"Life is like a box of chocolates, you never know what you're gonna get."
Analogies are great for one thing and one thing only: making complex ideas easier to understand. But when it comes to arguments, analogies will have you believe that the person saying them actually knows what they are talking about, but this belief is based only on random similarities.
It's like every time someone wants to make a point in an argument, they reach into their analogy toolbox and pull out the most overused and clichéd comparison they can find. And for what? To distract from the fact that they have no actual evidence to back up their argument?
But probably the worst part about analogies is that they don't actually prove anything. Let me give you an example. Let's say you're arguing with someone about the merits of functional programming. You present them with countless studies and evidence that show how FP can lead to cleaner, more modular code that's easier to maintain. And they hit you with something along the lines of "Well, using functional programming is like trying to fit a square peg into a round hole."
Are you kidding me? How is that even remotely relevant? The fact that using FP may not always be the best solution for a given problem doesn't prove anything about the overall merits of FP as a programming paradigm. It's a completely meaningless comparison that distracts from the actual argument at hand.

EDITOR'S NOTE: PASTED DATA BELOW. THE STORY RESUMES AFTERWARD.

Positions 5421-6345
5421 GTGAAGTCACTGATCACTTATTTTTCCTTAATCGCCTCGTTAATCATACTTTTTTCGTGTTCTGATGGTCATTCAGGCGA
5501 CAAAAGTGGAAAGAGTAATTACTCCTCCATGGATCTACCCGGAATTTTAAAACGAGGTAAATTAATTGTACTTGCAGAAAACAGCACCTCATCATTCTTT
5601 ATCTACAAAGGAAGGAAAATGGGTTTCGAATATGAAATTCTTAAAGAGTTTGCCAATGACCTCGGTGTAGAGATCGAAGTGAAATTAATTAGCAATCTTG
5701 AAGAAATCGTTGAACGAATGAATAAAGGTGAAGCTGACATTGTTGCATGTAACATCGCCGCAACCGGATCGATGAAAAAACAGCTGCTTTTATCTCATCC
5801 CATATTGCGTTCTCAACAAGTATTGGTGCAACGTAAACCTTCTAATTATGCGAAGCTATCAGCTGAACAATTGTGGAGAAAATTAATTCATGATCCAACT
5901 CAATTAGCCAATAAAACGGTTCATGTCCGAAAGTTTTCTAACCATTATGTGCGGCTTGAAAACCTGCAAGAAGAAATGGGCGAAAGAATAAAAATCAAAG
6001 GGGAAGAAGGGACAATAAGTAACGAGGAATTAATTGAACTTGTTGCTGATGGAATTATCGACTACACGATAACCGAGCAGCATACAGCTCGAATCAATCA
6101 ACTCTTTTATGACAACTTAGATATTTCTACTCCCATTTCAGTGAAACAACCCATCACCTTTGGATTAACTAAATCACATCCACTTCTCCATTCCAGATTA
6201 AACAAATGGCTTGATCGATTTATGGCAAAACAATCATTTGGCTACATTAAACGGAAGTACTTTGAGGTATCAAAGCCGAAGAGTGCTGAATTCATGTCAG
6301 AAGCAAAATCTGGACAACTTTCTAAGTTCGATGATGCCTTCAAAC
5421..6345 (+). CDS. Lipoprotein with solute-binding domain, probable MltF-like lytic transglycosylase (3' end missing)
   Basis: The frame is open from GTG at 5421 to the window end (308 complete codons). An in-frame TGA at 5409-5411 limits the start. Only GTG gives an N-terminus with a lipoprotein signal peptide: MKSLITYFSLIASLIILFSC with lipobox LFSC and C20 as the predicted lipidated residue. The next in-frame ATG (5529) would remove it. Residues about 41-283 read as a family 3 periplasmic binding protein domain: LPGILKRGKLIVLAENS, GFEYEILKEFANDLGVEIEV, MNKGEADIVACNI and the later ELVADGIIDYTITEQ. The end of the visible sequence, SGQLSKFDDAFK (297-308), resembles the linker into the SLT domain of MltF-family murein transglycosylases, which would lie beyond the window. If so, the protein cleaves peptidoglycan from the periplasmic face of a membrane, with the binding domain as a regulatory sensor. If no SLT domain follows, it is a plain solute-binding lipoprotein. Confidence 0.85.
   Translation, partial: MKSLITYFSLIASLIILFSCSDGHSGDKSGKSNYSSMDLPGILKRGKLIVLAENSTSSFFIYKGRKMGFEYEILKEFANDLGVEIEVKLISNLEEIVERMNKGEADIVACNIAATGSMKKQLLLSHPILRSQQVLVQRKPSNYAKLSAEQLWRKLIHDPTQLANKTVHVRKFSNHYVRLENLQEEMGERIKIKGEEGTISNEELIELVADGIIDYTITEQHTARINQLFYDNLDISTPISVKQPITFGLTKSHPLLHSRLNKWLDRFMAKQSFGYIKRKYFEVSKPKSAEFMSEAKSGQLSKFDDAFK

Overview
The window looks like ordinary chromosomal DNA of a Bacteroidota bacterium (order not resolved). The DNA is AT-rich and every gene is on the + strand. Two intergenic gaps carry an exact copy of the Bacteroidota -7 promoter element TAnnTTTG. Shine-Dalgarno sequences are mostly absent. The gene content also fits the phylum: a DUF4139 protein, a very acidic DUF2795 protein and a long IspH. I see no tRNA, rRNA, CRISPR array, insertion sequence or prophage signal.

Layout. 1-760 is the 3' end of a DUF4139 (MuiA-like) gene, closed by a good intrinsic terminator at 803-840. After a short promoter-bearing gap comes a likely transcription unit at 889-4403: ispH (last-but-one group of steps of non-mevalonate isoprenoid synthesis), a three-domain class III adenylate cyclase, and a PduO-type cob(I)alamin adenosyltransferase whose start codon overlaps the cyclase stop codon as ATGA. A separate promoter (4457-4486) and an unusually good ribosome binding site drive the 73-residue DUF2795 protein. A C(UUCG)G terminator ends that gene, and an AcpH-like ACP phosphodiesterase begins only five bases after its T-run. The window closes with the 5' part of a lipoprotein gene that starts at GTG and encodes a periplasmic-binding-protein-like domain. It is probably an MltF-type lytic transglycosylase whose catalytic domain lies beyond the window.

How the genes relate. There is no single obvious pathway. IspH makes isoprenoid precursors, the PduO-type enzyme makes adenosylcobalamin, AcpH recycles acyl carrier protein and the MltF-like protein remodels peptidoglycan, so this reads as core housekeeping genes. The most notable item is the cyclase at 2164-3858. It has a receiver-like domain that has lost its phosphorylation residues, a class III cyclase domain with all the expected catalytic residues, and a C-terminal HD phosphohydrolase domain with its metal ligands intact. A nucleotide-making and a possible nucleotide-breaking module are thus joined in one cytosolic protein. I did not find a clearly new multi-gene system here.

And let's be real here, analogies are often made by gravely misrepresenting proportions. People love to compare apples to oranges as if they're the same damn thing. Newsflash: they're not. And don't even get me started on the people who try to use analogies to justify their ridiculous opinions. "Oh, well if we allow self-driving cars, it's like letting robots take over the world." NO. JUST NO.
Some random patterns of truths that you rely on in an analogy do not translate to the original topic's truthiness automatically!
So, my advice to you is this: next time someone tries to use an analogy to prove their point, call them out on it. Don't let them get away with distracting you from the actual argument. And if you find yourself tempted to use an analogy, just don't. Stick to the facts and the evidence, and you'll actually have a chance of winning the argument.